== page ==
affairs personnel to Europe for occupation duties, the Pentagon
complained about diverting resources from its warfighting tasks.
The best way to prepare for the post-war period, the Joint Chiefs
argued, "is to end the war quickly." U.S. military forces remained
reluctant occupiers throughout the post-war period.
After World War II, the Pentagon largely
forgot about the problem and continued to reinvent solutions each
time it faced a new peace operation: Fighting the battles of the
Cold War remained the military's overwhelming preoccupation.
Arguably, America's military after the
Cold War has a better appreciation for its post-conflict
responsibilities. It could not forget these missions entirely
because they had become a fact of life in the post-Cold World
disorder. On average, the U.S. military has conducted an operation
related to peacekeeping, peacemaking, or post-conflict occupation
every two years since the end of the Cold War. With the Soviet
menace gone, there was greater pressure to employ U.S. forces for a
range of operations, which the Pentagon termed "military operations
other than war".
it is not clear that the military internalized the requirements for
post-conflict operations. In 1995, the Pentagon produced its first
joint doctrine for military operations other than war. The U.S. Army
established a Peacekeeping Institute at its Army War College in
Carlisle, Pennsylvania. These initiatives left much to be desired.
They paid scant specific attention to post-conflict
operations--arguably the most difficult and strategically important
of all the peace activities that military forces might be called on
to undertake. Even
the term "operations other then war" was problematic, implying a
range of military tasks less strategically important than
warfighting and grouping post-conflict operations (essentially an
extension of the warfighting mission) in with a plethora of tasks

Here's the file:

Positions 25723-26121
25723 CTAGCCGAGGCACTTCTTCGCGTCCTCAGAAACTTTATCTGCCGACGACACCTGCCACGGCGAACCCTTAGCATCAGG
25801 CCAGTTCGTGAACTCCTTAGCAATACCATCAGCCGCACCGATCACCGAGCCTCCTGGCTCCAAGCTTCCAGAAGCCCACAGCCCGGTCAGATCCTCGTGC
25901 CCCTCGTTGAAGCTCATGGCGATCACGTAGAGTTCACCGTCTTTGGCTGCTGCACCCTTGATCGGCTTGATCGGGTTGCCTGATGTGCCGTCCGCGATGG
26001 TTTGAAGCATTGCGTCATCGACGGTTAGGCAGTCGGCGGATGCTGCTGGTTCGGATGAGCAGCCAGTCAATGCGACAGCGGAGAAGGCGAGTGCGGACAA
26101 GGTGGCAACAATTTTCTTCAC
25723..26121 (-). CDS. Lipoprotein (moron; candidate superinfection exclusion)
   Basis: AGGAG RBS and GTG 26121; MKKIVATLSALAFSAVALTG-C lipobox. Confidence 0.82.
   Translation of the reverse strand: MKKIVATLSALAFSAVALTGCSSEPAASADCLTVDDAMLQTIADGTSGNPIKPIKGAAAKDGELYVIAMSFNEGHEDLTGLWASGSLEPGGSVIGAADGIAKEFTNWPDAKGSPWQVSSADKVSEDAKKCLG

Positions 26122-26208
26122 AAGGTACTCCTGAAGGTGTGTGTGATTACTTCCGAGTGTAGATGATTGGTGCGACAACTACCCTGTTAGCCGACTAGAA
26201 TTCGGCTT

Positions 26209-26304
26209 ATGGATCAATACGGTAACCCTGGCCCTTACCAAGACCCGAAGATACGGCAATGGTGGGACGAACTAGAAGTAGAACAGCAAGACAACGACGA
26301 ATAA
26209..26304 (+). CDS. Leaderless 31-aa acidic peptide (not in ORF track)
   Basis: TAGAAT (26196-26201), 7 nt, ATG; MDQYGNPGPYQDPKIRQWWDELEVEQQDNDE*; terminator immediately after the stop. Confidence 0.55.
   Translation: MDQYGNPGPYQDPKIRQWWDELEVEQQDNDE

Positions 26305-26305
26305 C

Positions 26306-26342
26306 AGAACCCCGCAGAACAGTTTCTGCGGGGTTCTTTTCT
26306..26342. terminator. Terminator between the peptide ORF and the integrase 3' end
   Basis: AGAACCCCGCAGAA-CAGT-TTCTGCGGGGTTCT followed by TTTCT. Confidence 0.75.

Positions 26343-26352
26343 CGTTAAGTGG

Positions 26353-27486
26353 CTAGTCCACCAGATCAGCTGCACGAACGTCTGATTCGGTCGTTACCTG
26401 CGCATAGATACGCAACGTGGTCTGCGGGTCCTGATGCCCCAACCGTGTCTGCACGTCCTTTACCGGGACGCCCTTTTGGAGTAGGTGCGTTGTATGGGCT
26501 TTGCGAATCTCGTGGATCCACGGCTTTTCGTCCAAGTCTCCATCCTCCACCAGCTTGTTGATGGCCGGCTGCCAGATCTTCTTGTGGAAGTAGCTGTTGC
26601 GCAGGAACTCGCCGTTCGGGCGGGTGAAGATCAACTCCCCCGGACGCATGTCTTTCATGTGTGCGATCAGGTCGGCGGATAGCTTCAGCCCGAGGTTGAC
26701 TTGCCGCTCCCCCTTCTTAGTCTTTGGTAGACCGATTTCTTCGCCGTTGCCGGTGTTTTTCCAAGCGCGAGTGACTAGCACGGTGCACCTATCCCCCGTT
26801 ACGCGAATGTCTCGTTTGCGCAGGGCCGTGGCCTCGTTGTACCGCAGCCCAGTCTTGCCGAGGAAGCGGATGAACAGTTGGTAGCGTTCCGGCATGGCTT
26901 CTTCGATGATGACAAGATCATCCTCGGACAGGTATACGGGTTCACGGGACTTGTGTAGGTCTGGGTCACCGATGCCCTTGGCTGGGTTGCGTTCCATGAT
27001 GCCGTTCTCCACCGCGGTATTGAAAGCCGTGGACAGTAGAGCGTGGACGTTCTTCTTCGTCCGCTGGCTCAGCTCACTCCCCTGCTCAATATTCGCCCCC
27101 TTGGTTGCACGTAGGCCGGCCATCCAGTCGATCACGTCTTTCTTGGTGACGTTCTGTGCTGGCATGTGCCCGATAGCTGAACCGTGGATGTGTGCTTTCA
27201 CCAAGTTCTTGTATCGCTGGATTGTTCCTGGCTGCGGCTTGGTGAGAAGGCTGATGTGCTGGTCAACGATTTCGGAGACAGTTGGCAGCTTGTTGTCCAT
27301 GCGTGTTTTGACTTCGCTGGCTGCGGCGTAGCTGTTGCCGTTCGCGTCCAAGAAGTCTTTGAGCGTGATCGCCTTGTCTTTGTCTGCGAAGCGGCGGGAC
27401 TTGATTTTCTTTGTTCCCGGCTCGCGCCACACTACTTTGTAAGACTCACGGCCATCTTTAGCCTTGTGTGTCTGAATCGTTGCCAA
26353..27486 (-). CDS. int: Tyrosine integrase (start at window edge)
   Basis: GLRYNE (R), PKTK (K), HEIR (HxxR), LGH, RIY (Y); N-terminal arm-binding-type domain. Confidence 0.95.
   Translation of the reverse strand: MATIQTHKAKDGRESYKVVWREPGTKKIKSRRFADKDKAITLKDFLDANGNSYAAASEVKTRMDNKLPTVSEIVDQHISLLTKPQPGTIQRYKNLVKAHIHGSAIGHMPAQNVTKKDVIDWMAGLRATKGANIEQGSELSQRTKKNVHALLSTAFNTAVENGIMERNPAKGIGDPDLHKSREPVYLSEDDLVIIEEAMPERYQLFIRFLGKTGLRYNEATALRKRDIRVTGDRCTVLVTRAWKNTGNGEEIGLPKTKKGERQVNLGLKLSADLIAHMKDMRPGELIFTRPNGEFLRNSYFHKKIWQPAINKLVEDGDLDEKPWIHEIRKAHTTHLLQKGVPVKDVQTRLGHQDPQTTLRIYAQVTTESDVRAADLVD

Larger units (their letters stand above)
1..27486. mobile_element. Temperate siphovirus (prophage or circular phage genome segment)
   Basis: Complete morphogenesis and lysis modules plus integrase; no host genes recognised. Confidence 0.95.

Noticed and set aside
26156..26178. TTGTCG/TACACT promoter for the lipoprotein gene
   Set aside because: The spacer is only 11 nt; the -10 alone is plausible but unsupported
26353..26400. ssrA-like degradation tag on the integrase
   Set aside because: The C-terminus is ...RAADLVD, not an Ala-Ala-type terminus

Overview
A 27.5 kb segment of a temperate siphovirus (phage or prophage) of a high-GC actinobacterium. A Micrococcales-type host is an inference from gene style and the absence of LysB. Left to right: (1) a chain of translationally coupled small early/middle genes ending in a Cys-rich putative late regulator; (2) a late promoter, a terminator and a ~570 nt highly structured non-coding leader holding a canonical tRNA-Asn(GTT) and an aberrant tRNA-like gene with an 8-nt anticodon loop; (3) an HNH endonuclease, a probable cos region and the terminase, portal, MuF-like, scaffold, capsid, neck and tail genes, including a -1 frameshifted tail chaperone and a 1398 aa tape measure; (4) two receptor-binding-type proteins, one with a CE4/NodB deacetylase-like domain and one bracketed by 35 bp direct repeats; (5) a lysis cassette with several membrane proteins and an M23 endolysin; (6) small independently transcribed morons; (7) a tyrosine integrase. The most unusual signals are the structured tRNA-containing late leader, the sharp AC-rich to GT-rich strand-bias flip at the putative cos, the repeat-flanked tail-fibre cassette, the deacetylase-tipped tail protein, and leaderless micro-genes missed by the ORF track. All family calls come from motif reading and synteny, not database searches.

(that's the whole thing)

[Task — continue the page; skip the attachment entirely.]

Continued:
that included everything from peacekeeping to helping out after
There was also little special recognition
that the military's two most recent major post-war operations in
Panama (after Operation Just Cause) and Kuwait (after the first
Iraq War) were both deeply flawed. For example, Lieutenant General John
Yeosock, who was given initial responsibility for overseeing
operations in Kuwait in 1991, recalled that he received virtually
no assets or planning assistance for the task. Yeosock recalled he
had been handed a "dripping bag of manure" that no one else
in Iraq today appear different only in scale and duration. Initial
assessments of U.S. military operations in Iraq suggest that the
military failed to follow its own doctrine or learn from past
experiences: Halting efforts in rebuilding Iraqi security forces
and controlling arms in the country offer two examples of this.
military's reluctance to think deeply about the place of peace
operations in military affairs derived from a rich tradition of
Western military theory, typified by the 19th century Prussian
thinker Carl von Clausewitz, who emphasized the primacy of winning
battles and destroying the enemy's conventional troops. Clausewitz, a veteran
of the Napoleonic Wars, could perhaps be forgiven for not even
mentioning peace operations in his classic treatise On War. After
all, peacekeeping operations were something new and novel in his
time, first conducted by allied forces dismantling Napoleon's
empire in 1815. The
U.S. military, which could look back on almost two centuries of
these operations by modern states, had less of an excuse.
Other aspects of the military's
traditional approach appear to have detrimental effects as well.
When American forces do undertake peace missions, they try, as much
as possible, to make them mirror traditional military activities.
For example, during World War II, the military staff planning
process for military government operations was virtually identical
to the procedures for planning battles. Today, the staff process
for planning operations other than war remains very similar to the
combat planning process, encouraging leaders to use very similar
techniques and procedures.
approach to post-conflict activities that mirrors combat can result
in the misapplication of resources, inappropriate tasks and goals,
and ineffective operations. In Europe after World War II, Army tank
battalions and artillery brigades were ill-suited to the conduct of
occupation duties. They lacked appropriate equipment, such as
non-lethal weapons to conduct crowd control. Mobility was another